In addition to providing a financial return, many of the investments will bring socio-economic benefits. For example, energy renovation could contribute to a better indoor climate in schools, and afforestation can contribute to biodiversity and a better aquatic environment.
Such positive effects are not included in the investment need but contribute to making the initiatives good investments.
FH’s plan distinguishes itself from other proposals
The FH master plan distinguishes itself from other proposals and recommendations presented by other parties. Five characteristics can be highlighted:
The five characteristics:
- The proposals as a whole address all major sectors, not just agriculture, energy or transportation, and defines a strategic and active role for the state.
- FH’s proposals do not only address technology but also a number of broader and necessary conditions for meeting the 2030 and 2050 targets: Training and education, health and safety at work, equality and security on the labour market. 24 proposals in these areas are presented in the final part of this report.
- FH’s proposals give priority to development instead of dismantling. For example, investments into Power-to-X, carbon capture, alternative proteins, climate accounts and feed additives must be made rather than actively reducing animal production or banning the sale of petrol cars which lead to carbon leakage, reduced mobility and social imbalance. Out of the total reductions of approximately 19m tonnes of CO2e, the above solutions provide 5.4m tonnes, which corresponds to more than 25%.
- FH’s proposals have a greater international focus than that of the Danish Council on Climate Change, for example, as it focuses narrowly on Denmark’s national targets. Solutions like Power-to-X, alternative proteins and climate-friendly materials could potentially be exported or extended to other countries and have a global effect. In addition to this, the FH proposal limits carbon leakage by providing subsidies for industry and agriculture and by combining carbon taxes in Denmark with a carbon border tax in the EU.
- FH’s proposals on carbon taxes, foods and car taxation are balanced, reasonable and practical. The solutions are beneficial for the climate but do not create social imbalances, carbon leakages or disproportionate costs for the state. As for carbon taxes, which have been discussed for a long time, FH proposes a specific path forward and deadlines for implementation.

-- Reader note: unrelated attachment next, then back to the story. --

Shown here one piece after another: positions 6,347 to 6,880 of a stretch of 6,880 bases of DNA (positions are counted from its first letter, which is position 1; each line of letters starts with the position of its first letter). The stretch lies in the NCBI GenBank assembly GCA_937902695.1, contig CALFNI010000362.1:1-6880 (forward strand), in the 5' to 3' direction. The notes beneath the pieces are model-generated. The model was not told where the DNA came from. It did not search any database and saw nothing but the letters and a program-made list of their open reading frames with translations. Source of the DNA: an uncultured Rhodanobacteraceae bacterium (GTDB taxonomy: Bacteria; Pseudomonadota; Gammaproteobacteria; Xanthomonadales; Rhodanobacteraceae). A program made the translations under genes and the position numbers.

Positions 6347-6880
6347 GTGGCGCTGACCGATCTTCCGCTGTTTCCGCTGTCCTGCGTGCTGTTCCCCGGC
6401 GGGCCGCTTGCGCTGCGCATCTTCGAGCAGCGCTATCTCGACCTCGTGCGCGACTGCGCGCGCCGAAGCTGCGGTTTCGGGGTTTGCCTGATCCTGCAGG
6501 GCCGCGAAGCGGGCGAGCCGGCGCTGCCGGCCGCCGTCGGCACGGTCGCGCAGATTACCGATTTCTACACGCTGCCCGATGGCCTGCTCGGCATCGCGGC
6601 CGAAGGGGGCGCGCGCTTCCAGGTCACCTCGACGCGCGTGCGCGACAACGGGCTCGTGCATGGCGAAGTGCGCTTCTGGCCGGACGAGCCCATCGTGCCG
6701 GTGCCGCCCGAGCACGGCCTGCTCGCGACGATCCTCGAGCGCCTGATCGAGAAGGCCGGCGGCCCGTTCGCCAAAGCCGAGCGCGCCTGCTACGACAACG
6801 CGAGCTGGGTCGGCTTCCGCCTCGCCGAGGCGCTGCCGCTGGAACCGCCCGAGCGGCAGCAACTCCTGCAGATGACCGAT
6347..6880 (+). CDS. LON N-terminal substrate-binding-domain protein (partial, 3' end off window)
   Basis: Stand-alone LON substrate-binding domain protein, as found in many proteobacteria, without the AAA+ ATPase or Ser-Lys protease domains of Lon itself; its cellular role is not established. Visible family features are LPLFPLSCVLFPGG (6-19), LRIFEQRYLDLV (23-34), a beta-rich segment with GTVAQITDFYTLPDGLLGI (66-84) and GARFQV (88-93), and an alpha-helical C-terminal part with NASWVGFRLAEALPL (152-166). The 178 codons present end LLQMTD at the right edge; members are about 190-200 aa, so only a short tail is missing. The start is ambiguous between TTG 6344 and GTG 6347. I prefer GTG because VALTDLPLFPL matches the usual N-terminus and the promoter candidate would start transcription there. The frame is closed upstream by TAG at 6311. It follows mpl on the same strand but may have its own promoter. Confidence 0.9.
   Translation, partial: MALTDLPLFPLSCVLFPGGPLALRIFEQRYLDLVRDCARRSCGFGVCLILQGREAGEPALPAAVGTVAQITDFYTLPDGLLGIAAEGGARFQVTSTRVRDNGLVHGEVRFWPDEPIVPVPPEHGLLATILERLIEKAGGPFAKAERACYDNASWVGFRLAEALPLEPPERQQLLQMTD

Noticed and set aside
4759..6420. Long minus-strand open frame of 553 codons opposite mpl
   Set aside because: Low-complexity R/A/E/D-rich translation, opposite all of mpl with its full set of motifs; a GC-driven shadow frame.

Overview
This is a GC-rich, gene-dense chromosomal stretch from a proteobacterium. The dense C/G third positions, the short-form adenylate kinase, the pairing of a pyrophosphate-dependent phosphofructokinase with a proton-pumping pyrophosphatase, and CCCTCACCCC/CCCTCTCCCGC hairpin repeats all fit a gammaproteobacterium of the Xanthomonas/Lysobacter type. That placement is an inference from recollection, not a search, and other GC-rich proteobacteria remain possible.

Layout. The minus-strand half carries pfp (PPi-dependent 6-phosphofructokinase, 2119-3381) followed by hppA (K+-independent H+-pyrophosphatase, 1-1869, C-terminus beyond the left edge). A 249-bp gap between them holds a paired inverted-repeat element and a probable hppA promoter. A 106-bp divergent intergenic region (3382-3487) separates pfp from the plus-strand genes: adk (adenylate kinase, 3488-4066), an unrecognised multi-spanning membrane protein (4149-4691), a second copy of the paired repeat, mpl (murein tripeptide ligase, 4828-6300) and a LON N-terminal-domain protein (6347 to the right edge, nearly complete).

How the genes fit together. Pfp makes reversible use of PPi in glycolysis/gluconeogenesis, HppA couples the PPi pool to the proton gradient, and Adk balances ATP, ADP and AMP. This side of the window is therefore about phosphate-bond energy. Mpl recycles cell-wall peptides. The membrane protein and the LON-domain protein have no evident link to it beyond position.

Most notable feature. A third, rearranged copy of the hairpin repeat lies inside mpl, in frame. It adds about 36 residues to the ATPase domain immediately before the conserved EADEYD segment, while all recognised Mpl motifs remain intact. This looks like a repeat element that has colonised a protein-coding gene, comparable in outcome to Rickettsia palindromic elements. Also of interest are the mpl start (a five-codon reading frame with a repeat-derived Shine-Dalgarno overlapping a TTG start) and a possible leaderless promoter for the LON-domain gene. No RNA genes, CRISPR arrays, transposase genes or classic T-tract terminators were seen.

Go to https://fho.dk/tekniskbaggrundsnotat for more information on the proposals.
 See, for example, Mazzucato, Mariana (2013), ”The Entrepreneurial State: debunking public vs. private sector myths”, Anthem Press: London, UK.
 Copenhagen Economics (2013), ”Documentation of the economic-wide employment impact of a the Femern Belt tunnel construction”, for Femern A/S June 2013).
 The financing requirements for the energy and utilities sector listed in table 1 at the amount of DKK 329-432.7bn are based on the specifications of the needs for additional investments of the climate partnership in question (Kpenergi, 2020). In this case, it is important to keep two aspects in mind (EA, 2020). Firstly, the need for additional investments contains a number of pre-arranged initiatives that are part of the climate outlook for 2019, including the establishment of three offshore wind farms, the expansion of biogas and infrastructure. These initiatives are included here because they involve a genuine investment need and a real impact on employment towards 2030. Secondly, the climate partnership initiatives deviate from the FH initiatives in a number of areas. Among other things, the climate partnership requires more electricity, among other things due to more low-emission vehicles. On the other hand, FH’s initiatives include a number of additional measures such as, for example, more carbon capture. Ea assesses that, based on input from the climate partnerships and FH, the total required additional financing needed constitutes approximately DKK 230bn, not including financing for the agreed measures under the energy agreement, and the immediate costs which are included in the DKK 329-437.7bn in table 1 above.